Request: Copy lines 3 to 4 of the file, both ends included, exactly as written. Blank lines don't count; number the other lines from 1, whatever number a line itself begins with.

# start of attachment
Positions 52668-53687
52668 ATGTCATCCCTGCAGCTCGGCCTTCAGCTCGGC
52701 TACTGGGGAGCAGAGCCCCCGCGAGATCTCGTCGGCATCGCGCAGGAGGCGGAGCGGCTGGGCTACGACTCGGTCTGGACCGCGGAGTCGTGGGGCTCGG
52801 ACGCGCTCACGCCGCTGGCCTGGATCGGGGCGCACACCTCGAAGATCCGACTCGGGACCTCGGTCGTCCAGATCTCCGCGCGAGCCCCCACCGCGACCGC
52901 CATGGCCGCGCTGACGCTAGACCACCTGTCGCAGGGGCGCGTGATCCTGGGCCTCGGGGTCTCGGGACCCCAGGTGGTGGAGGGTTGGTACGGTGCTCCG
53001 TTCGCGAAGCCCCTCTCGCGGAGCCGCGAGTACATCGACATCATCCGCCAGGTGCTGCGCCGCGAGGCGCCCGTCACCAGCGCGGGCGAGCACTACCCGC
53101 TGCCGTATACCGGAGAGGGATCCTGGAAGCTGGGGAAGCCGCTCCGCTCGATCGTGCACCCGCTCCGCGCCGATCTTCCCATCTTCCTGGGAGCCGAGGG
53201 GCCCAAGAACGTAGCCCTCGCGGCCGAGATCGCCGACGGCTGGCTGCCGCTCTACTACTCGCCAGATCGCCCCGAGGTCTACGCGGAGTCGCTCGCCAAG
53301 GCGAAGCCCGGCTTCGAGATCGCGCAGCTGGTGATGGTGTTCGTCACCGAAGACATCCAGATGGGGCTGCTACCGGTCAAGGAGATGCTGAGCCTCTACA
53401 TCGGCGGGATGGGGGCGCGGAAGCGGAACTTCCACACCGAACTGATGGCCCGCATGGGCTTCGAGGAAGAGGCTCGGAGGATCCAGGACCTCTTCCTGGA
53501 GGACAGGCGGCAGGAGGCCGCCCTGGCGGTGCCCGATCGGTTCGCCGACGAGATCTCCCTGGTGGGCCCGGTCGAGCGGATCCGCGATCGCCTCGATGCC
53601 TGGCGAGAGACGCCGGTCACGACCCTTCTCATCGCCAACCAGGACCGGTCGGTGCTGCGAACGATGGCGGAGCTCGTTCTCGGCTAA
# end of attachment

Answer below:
52701 TACTGGGGAGCAGAGCCCCCGCGAGATCTCGTCGGCATCGCGCAGGAGGCGGAGCGGCTGGGCTACGACTCGGTCTGGACCGCGGAGTCGTGGGGCTCGG
52801 ACGCGCTCACGCCGCTGGCCTGGATCGGGGCGCACACCTCGAAGATCCGACTCGGGACCTCGGTCGTCCAGATCTCCGCGCGAGCCCCCACCGCGACCGC